The encryption method, S/MIME, published in 1999, is also based on the main applications signing and encryption and is therefore similar to the way PGP works. However, if you want to encrypt and sign your e-mails with S/MIME, you have to register with an appropriate certificate authority and apply for a certificate. The authentication of the public key by the other communication partners, as is the case with PGP, is thus replaced here by a formal certificate. The communication partner can then see in the header information of the message from which certification authority the sender has received his certificate and, if necessary, have his identity confirmed via this authority. Companies in particular use S/MIME for their email encryption.
Basically, both encryption methods presented are only secure as long as the private key is kept secret. In 2018, however, a research team from the University of Applied Sciences Münster, the Ruhr University Bochum and the University of Leuven published a document questioning the security of the PGP and S/MIME encryption standards and thus attracted attention. However, the research results did not focus on the protocols themselves, but rather on a weakness in mail clients such as Thunderbird, Apple Mail, etc. The topic was taken up in media reports worldwide under “Efail”. Also Hornetsecurity dedicated an own blog post to Efail.
Slowly but surely we want to leave the terrain of the various encryption methods and look at the next stations to see what attacks both encryption methods and the data traffic itself are exposed to.
Trial and error with brute force attacks
Brute force attacks are used to obtain information by means of the trial and error method. With the help of appropriate software, various combinations of characters can be tested within a short time in order to gain illegal access to the desired information. This method is often used for passwords, but also for deciphering ciphertext. In this complete key search, all possible key combinations are tested “exhaustively”.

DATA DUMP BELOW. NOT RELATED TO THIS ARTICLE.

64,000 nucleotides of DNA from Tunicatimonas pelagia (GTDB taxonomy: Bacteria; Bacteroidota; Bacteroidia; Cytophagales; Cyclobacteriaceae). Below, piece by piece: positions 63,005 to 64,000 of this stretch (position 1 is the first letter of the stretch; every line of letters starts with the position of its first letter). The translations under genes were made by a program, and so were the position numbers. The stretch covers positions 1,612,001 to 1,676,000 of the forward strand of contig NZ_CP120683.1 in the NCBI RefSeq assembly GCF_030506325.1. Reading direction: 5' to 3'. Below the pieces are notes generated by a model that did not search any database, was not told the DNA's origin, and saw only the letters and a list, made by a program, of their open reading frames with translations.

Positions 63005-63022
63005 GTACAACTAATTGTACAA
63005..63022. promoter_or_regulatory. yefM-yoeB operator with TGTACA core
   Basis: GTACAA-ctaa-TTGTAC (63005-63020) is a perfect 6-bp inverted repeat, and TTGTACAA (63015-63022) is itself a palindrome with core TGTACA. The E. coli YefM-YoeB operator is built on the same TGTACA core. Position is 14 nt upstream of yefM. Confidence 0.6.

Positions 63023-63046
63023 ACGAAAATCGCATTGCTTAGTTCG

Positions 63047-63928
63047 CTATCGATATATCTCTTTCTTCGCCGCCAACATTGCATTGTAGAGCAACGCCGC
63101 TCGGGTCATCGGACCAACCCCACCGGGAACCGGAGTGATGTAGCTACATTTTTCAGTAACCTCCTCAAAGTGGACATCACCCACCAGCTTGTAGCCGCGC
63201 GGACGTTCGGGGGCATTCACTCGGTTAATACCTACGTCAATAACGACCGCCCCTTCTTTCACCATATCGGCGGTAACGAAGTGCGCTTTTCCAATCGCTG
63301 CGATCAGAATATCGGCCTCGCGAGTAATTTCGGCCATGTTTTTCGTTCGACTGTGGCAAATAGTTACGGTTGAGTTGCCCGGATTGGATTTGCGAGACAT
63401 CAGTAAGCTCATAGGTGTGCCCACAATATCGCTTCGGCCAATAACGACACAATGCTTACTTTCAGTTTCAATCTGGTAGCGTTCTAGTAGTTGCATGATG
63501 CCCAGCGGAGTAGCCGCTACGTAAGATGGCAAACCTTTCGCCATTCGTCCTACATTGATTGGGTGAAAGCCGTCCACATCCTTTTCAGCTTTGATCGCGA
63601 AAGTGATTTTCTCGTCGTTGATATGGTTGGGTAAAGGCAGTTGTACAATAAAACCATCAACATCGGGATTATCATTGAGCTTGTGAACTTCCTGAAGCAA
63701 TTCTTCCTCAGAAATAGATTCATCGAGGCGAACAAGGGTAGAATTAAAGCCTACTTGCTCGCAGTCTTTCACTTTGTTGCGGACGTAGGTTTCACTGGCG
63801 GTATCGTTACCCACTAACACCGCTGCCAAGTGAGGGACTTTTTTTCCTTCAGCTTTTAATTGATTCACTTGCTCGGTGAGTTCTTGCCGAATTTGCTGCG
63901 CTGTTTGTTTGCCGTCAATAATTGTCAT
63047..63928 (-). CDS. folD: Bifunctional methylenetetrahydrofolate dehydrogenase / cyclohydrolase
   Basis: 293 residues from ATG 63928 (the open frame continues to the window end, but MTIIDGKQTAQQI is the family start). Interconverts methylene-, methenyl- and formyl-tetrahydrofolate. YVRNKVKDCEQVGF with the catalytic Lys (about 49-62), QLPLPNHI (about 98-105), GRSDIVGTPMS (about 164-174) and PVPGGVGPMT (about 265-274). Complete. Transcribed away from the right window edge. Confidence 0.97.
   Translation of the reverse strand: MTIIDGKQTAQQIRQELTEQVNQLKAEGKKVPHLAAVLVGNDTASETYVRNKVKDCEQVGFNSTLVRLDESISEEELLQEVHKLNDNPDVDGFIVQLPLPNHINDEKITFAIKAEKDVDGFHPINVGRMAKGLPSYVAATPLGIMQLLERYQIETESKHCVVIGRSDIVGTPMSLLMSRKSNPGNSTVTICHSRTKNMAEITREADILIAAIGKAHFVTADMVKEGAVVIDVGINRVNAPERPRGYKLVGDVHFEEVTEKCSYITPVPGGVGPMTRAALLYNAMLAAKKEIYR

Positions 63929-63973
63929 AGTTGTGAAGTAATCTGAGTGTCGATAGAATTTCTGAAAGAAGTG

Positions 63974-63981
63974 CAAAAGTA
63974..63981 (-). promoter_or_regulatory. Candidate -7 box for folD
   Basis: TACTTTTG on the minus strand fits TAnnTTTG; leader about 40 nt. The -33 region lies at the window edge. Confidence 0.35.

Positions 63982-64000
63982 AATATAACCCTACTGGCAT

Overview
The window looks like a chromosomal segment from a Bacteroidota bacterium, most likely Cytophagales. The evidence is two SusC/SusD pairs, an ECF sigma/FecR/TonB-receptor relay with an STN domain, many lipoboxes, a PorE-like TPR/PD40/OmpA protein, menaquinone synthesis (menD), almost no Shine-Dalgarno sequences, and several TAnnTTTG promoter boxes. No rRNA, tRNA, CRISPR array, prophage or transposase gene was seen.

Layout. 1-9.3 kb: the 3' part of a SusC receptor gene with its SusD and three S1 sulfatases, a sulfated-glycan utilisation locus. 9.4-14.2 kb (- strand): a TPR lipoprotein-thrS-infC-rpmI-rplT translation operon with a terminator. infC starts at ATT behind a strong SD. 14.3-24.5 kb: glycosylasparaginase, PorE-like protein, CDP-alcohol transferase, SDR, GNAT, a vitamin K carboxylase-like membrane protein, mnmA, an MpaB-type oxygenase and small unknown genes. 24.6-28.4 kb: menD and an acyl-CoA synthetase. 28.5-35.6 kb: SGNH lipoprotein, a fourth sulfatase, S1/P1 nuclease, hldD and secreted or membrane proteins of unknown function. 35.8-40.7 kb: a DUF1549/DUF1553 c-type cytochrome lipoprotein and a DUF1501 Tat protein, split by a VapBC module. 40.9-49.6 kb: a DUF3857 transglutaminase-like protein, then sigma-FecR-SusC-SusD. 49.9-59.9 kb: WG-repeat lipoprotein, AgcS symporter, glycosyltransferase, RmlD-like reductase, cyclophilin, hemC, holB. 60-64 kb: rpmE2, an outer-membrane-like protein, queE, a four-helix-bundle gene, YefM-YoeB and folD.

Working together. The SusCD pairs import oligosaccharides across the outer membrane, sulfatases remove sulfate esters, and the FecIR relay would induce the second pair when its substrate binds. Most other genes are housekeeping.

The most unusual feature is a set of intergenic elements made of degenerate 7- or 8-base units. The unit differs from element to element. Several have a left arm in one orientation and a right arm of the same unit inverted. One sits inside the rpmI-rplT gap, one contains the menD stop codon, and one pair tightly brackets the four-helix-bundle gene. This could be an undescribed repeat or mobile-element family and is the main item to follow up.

As already explained in the last article, the DES encryption algorithm was cracked by means of a brute-force attack, since with a key length of 56 bits “only” about 72 quadrillion combinations are possible. According to this, a brute force attack can be counteracted with modern encryption algorithms by using a sufficiently long key. It would be hopeless to start a brute force attack here, as the necessary computing effort would be too high. There are, however, mathematical attacks that considerably reduce the complexity of the key, such as the square root attack. In addition, there is another variant to secure these attacks, which you probably already know: after X failed login attempts on your smartphone, it will be locked for a certain period of time.
Our next station is dedicated to an attack technique that can tap any data traffic and is therefore particularly dangerous.
Undercover with man-in-the-middle attacks
In a man-in-the-middle attack, also known as the Janus attack (Roman mythology), a third party switches unnoticed between two communication partners. In doing so, he pretends to be the other’s actual counterpart. The aim of this attack is to view or even manipulate the data traffic at will. Depending on the area of application, the attack scenarios are varied. A popular attack vector is, for example, an open WLAN network set up by the attacker, to which the victim connects. This allows the cybercriminal to read any data traffic while the victim is surfing the Internet recklessly. Encrypted e-mail communication can also be attacked using the same principle:
The attacker transmits his public key to the sender, but pretends that it is the public key of the legitimate recipient. The sender now encrypts the message with the public key, which is also available to the attacker, who decrypts it with his private key and can read and manipulate the message. To ensure that the communication partners do not notice this, the message is encrypted by the attacker with the public key of the legitimate recipient and forwarded to him so that he can receive and decrypt the now manipulated message.
To avoid this kind of attacks, the public keys should be checked for authenticity, e.g. with appropriate certificates, as is the case with S/MIME.
A small outlook on what could still await us
We are at the end of our journey. We hope that you enjoyed this trip as well and that you were able to take some things with you. Finally, we would like to take a short look into the future. You will probably have read a lot about them in the media: Quantum computers. They are the most powerful and fastest computers in the world. The question that arises here in this context Is our encryption today safe from quantum computers? What do you think?